Rachel’s Top Five of 2019 {Book Club}

top 5 books

I can easily get sucked into reading a lot of forgettable fiction. I consume it in a few relaxing hours and forget almost everything about the book within days. One easy fiction book fades into another. I have to be intentional about my book choices to make sure that my reading is not only enjoyable but also feeds my mind – even if it’s easy fiction. How do you choose books intentionally? I was intentional in a few specific ways this year.

First of all, we started homeschooling. Pre-reading books that will be assigned to my kids to read will take up a bigger and bigger portion of my reading as they advance through school. The good news, though, is that they are going to read some great books.

Second, I realized that most of the authors I read are white and speak English as a first language. About this time last year, I decided to seek out diverse voices to read in 2019, and the results were so rich. I am going to continue this! Can you recommend any books in this category?

Finally, I like devotional reading, but I don’t like daily devotionals. With homeschooling, I started a habit of reading a Christian biography or “Christian living” book for a few minutes each morning between my prayer/Bible study and breakfast. This was such a good idea.

With those intentions set, I ended up reading over 70 books this year (granted: 20 or so were for the 2nd and 4th grader). It’s possibly my busiest year in books. And I loved it! It wasn’t easy to choose my top 5 books. Here they are, in no particular order:

The Story of My Life by Helen Keller

This was a re-read that I first read in junior high. Though there were many parts I remembered, it affected me differently reading it as an adult. It is an inspiring story of innovation and perseverance.

I would also like to reread Joni: An Unforgettable Story by Joni Eareckson Tada.

Children of Blood and Bone by Tomi Adeyemi

I came across this title in my search for African authors. Adeyemi is Nigerian-American. Children of Blood and Bone is a fantasy novel set in an Africa with magic. The story is captivating, exciting, and I couldn’t put it down! The second book in the series (Children of Virtue and Vengeance) was released last week, and it is at the top of my reading list for 2020.

The Hiding Place by Corrie ten Boom

File this one under “books I’ve been meaning to read for years but finally picked up.” I don’t know why I thought it would be dry – it’s not! There is suspense, as well as spiritual edification. This story inspires the reader to live faithfully because God will always be faithful.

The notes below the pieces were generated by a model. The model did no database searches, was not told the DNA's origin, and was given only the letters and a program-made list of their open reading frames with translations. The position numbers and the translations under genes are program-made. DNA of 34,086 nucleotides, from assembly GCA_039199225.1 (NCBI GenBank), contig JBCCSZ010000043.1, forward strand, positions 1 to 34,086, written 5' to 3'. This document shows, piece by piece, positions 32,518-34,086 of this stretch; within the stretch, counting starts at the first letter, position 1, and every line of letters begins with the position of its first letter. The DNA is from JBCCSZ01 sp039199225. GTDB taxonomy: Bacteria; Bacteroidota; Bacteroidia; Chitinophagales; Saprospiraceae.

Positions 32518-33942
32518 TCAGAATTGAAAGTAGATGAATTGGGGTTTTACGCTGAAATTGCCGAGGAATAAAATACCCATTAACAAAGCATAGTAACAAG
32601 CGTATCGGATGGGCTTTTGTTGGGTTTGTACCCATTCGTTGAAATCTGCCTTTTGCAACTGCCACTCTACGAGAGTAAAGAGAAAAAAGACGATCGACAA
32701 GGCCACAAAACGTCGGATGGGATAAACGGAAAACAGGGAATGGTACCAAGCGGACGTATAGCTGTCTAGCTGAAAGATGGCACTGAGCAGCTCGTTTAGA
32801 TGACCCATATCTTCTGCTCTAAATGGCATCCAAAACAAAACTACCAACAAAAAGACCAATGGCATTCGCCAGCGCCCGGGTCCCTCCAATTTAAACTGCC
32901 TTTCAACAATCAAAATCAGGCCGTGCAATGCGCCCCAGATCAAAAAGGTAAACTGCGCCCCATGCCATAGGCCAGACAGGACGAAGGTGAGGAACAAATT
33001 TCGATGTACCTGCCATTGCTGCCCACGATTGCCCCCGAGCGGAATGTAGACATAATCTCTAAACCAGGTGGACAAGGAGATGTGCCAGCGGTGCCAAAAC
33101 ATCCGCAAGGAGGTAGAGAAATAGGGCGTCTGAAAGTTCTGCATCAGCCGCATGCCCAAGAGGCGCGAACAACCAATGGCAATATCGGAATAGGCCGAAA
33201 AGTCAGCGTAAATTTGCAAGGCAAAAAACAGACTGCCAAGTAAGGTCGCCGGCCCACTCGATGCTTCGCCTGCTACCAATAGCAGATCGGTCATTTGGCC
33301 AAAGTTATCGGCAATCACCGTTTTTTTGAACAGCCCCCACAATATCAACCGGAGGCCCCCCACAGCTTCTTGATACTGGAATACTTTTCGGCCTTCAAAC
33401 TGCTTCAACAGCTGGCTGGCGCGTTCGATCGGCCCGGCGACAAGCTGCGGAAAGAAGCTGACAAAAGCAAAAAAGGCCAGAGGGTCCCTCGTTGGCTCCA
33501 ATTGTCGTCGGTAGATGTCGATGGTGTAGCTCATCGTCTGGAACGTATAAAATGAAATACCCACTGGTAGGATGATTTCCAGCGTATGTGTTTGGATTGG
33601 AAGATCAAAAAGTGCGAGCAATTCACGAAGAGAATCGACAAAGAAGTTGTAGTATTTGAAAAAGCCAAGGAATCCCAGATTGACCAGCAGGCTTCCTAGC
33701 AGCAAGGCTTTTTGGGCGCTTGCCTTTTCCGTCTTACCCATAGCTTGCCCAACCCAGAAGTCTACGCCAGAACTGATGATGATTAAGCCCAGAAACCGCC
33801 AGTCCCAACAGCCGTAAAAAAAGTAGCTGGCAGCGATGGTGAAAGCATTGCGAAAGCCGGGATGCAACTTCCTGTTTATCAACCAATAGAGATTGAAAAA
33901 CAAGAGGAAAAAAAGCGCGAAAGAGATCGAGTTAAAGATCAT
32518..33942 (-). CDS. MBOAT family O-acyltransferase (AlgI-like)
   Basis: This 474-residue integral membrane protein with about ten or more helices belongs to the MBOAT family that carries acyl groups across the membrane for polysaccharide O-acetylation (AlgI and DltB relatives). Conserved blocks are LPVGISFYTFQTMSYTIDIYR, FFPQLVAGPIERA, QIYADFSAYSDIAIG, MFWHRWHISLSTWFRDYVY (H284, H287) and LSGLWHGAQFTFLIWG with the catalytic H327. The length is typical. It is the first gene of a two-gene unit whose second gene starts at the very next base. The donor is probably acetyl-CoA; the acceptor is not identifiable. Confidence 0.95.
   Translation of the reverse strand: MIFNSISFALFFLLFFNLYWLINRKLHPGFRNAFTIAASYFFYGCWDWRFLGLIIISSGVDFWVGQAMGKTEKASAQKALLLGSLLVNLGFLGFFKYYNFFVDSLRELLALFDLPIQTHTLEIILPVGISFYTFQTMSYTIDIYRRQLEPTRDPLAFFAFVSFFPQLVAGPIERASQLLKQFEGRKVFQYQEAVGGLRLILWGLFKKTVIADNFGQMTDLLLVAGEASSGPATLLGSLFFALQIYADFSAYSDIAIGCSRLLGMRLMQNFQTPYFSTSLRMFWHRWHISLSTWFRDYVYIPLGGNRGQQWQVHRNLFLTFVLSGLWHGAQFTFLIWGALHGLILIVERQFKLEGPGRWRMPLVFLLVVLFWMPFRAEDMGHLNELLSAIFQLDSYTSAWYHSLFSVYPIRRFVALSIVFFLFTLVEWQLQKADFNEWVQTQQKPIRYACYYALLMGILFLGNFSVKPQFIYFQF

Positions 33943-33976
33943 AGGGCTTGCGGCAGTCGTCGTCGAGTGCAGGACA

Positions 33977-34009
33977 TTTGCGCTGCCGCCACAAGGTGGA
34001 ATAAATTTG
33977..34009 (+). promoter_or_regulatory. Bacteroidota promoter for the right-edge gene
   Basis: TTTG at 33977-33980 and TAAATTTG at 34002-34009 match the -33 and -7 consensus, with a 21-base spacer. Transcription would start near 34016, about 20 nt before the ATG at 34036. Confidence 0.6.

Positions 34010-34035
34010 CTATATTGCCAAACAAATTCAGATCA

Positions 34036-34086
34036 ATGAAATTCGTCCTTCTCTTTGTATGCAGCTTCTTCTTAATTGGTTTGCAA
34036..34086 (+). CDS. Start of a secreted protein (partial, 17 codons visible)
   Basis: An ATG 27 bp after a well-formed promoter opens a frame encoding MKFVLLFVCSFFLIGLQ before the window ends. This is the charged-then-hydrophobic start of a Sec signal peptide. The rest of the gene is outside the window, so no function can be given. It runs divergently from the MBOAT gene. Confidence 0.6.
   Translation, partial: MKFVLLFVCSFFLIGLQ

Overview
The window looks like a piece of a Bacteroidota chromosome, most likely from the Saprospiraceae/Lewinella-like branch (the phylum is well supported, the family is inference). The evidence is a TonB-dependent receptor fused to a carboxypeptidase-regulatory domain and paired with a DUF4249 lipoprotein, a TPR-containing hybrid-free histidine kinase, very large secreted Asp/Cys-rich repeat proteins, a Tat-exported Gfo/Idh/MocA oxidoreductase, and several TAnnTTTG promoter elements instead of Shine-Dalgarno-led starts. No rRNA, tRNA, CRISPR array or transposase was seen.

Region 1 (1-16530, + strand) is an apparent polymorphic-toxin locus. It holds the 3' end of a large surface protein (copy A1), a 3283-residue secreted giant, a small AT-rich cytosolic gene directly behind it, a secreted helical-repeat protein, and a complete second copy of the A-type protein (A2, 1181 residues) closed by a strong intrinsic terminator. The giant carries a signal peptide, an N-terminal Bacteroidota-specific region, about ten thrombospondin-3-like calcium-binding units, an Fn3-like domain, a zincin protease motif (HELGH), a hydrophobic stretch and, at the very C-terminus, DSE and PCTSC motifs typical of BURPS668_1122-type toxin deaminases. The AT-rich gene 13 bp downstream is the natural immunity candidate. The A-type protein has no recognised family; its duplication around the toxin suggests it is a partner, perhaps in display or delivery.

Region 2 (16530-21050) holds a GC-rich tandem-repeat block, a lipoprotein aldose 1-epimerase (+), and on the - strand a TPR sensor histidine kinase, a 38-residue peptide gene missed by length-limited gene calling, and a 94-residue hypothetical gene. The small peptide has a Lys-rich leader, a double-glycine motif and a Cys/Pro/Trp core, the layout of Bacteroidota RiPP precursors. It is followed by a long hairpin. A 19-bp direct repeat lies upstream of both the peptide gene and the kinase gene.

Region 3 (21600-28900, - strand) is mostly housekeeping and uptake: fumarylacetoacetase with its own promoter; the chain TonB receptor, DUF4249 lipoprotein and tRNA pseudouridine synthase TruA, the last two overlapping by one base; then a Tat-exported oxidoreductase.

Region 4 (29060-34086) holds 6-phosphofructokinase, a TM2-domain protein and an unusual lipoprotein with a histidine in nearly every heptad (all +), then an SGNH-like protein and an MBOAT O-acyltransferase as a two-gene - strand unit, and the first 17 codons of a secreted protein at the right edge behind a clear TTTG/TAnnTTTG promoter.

Another book I’ll soon be taking off my “too long on the to-read” list, is Unbowed by Wanagari Maathai.

The Poisonwood Bible by Barbara Kingsolver

This was read in book club a few years ago, but I skipped that month. From the beginning, it was both painfully and hilariously relatable, as an American living in Africa. Each woman in the family (who narrate chapters in turns) has her own voice, her own perspective. I got attached to all of them.

Next year, I plan on reading Things Fall Apart by Chinua Achebe.

Hudson Taylor’s Spiritual Secret by Dr. and Mrs. Howard Taylor

This ought to be required reading for cross-cultural work or, actually, anyone living by faith. It was the very best devotional book I read this year. I was encouraged to trust God with our finances and work – which I thought I was doing already, but I have room to grow.

My first devotional book of 2020 will probably be Knowing God by J.I. Packer.

Pagoo by Holling Clancy Holling

As an Honorable Mention, this was my favorite book to pre-read for homeschool. There were a lot of contenders! I was surprised that a scientifically accurate book about a hermit crab could be so exciting.

Join me in the comments! What are the best books you read this year? What are your plans for next year?

Next week: We are reading another short story, At Christmas Time by Anton Chekhov

Photo by Clem Onojeghuo on Unsplash


  1. Sarah Hilkemann December 9, 2019

    Book lists are my absolute favorite! It was fun to see some of your favorites this year. 🙂 I have years where I’m much more intentional with my reading choices and other times not so much. I do like to have a variety of books that are just absolutely for fun- usually fiction- and books that make me learn something, like a biography or non-fiction. I tend to stock up on the non-fiction variety on Kindle because of someone’s high recommendation, but don’t like to buy fiction in case I don’t like it. 🙂 I’m grateful for a library where I can check out books, both in print, and also Kindle and audio!

    The Poisonwood Bible is one that has been on my list- I skipped reading along with book club that time as well. I need to circle back to that one!

    1. Rachel Kahindi December 10, 2019

      I also love book lists! It’s interesting to see who likes which books and why.

    2. Amy Young December 15, 2019

      You and Rachel simply must read Poisonwood Bible!!!!!! It’s on my all-time top 10 list :)!!!

  2. Spring Davis December 9, 2019

    I love your list. I agree I could go through fiction books without thinking about it. I did decide only Christian Fiction for the time being.